These are the names with the longest history.
Automakers love to lean on their heritage for marketing, resurrecting model names with a long and storied history. Recent examples include the Toyota Supra and Land Rover Defender, which will soon to be joined by the likes of the Ford Bronco and the GMC Hummer.
So which are the oldest in the business? We've concentrated on names that have only had a few years at the most out of production. We recently lost one of the oldest car names that would have made the list in 2019. Morgan retired the 4/4 model name in 2019. If Morgan kept it up, the name would have been 84 years old now. However, the oldest surviving nameplate is even older than that.
The Honda Civic was an instant success due to the oil crisis in the 1970s, and Honda's first car to have success outside of Japan. Its CVCC engine appeared in 1973 and didn't need a catalytic converter or unleaded fuel to meet the EPA's 1975 emissions standards. That gave it a huge jump against the competition and set the Civic up on the world market.
Honda's Civic is now in its tenth generation, and its success is down to its reputation for economy, reliability, and fun driving dynamics. It has become a staple of the compact segment as a commuter car, a family car, and an enthusiast's car. Not only is the aftermarket huge for performance upgrades, but Honda has created two iconic trims for the Civic: tihe Si and Type R.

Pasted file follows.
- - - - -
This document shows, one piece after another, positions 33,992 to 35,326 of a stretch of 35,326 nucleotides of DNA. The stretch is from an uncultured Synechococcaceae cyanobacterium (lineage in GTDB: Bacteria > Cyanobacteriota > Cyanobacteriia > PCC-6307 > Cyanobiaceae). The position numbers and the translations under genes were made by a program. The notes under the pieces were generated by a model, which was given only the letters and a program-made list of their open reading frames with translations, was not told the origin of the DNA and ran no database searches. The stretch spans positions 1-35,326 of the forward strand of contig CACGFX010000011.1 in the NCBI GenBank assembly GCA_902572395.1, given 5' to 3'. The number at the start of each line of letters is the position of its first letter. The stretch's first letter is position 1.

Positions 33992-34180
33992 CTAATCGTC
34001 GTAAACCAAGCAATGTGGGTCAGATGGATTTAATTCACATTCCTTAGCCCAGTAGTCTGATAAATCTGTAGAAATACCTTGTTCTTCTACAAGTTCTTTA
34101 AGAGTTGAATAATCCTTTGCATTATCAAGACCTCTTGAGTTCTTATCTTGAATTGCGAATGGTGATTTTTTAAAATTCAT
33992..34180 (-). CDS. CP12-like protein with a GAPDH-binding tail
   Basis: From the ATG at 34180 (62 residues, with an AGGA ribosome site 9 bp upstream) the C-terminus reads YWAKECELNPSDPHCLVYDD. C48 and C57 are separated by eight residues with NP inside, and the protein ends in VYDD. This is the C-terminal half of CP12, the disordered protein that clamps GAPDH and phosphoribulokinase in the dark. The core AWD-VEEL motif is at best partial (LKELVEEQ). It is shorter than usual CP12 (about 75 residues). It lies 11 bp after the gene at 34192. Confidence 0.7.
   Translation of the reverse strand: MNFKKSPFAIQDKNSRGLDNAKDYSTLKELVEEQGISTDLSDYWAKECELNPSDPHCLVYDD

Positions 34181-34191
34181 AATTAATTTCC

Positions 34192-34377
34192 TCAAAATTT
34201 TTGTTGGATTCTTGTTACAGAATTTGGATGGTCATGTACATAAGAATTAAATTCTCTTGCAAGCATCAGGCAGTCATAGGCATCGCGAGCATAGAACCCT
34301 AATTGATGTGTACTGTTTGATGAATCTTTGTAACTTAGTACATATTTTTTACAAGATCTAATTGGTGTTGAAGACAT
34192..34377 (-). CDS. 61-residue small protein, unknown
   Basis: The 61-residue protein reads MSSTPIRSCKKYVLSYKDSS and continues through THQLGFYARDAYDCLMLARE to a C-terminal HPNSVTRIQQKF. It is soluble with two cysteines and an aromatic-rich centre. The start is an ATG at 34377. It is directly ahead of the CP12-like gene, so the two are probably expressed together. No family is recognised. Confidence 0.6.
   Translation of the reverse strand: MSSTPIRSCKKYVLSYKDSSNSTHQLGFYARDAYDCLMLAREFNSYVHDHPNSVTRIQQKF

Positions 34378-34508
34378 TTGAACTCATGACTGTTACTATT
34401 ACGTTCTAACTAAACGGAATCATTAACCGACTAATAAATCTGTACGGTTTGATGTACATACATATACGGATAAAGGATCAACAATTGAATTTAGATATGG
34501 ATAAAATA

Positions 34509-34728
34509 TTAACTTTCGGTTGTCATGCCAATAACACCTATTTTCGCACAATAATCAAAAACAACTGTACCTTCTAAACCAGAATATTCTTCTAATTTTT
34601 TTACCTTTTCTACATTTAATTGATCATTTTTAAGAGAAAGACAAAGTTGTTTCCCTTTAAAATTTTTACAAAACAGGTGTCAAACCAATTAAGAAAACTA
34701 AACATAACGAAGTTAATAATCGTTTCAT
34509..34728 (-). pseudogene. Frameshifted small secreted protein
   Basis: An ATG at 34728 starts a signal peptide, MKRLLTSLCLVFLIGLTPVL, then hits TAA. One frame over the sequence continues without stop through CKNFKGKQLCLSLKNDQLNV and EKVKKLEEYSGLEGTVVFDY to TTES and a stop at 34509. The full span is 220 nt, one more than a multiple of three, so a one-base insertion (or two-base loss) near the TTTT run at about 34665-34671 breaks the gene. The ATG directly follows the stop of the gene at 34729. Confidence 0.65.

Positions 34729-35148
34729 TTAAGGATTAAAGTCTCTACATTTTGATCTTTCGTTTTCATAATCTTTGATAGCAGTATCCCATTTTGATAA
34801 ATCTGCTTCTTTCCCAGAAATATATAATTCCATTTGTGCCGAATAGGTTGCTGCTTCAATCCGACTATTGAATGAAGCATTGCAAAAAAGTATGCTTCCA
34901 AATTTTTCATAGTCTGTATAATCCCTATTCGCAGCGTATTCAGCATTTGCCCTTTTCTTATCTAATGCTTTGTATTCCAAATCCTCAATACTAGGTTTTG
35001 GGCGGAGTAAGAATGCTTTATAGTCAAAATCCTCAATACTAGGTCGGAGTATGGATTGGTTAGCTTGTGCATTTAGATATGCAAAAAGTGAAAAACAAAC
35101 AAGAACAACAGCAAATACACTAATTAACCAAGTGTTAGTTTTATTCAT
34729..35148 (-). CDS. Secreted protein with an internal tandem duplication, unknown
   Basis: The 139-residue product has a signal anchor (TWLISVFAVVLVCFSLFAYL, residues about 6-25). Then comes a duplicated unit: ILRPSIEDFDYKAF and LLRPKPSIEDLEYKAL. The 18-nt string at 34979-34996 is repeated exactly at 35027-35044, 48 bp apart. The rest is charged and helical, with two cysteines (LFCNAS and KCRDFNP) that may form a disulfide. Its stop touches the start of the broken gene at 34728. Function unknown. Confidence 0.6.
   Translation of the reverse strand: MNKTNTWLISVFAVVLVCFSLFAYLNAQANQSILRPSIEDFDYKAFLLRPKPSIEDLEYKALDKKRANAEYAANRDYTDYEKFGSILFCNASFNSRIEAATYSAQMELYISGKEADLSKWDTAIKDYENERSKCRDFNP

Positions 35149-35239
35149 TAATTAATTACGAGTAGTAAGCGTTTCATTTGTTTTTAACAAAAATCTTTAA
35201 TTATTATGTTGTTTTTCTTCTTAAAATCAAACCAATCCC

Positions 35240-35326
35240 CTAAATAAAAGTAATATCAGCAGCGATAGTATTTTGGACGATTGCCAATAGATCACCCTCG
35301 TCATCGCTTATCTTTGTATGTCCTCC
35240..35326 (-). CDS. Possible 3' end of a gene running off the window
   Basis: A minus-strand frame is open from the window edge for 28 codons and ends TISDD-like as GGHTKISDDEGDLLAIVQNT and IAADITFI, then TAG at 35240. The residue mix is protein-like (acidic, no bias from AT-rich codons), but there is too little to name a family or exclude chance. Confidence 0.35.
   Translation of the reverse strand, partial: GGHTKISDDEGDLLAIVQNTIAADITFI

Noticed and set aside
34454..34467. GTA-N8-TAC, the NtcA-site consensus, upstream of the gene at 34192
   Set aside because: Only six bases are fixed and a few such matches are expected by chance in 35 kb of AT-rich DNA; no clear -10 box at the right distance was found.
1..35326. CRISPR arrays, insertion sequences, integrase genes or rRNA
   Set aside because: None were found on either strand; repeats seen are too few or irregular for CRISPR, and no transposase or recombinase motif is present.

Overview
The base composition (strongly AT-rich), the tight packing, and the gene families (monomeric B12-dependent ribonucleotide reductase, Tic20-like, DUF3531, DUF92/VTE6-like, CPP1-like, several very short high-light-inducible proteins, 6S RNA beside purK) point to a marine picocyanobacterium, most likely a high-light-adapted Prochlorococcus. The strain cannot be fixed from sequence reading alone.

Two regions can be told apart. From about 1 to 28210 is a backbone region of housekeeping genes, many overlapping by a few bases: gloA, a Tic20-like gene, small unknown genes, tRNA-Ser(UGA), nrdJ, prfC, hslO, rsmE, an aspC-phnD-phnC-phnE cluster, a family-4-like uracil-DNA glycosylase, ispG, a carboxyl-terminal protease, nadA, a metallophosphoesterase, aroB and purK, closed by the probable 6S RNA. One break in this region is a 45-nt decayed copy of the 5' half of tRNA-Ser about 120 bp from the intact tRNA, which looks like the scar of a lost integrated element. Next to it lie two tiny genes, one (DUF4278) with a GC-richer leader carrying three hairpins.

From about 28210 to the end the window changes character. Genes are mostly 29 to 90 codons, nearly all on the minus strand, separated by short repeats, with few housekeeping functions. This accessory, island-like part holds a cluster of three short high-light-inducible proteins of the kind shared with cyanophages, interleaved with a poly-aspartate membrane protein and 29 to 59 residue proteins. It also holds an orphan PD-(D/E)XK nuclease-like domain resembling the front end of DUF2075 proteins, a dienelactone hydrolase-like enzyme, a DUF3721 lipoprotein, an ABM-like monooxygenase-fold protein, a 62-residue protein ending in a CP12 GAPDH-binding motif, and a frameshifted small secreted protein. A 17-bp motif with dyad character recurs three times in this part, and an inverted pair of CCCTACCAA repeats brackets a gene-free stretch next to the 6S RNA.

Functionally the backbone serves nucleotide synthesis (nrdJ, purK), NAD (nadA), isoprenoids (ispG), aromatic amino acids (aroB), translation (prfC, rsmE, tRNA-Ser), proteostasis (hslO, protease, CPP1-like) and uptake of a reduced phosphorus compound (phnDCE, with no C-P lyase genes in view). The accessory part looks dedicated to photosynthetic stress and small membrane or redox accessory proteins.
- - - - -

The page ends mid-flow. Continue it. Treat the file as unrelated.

The first Nissan Z-car showed up in 1969 as a two-door rear-drive sports car with a six-cylinder engine under the hood. The basic recipe has remained the same to this day with a seventh generation just around the corner. Through the decades, four-seater, cabriolet, T-top, and Nismo versions have been available. There was a six-year gap between the legendary Z32 generation 300ZX and the 350Z. The first model was either the Nissan Fairlady Z or Datsun 240Z, depending on what part of the world where it was sold. The original Z car's legacy is in proving to the world that Japanese sports cars had a place in the mainstream.
In 1965, reports started leaking into the automotive press that Chevrolet was preparing to take on the Ford Mustang with its own sporty two-door coupe with four seats and six and eight-cylinder engines. The new car was codenamed Panther but debuted as the Camaro in 1966. The Camaro is currently in its sixth generation but took an eight-year break between generations four and five. The model name has no real definition, but when it was released, Chevy told journalists a Camaro is "a "small, vicious animal that eats Mustangs."
The same year Chevrolet was trying to torment Ford with the Camaro, Toyota was busy putting the Corolla on the road for the first time. Over its generations, the Corolla became the best selling nameplate in the world after overtaking the Volkswagen Beetle. The first four generations from 1966 to 1983 were rear-wheel-drive. The fifth-generation switched to front-wheel-drive except for the AE85 and the more famous AE86 chassis models. Now in its twelfth generation, the Corolla is purely a front-wheel-drive economy car in either hatchback or sedan body styles.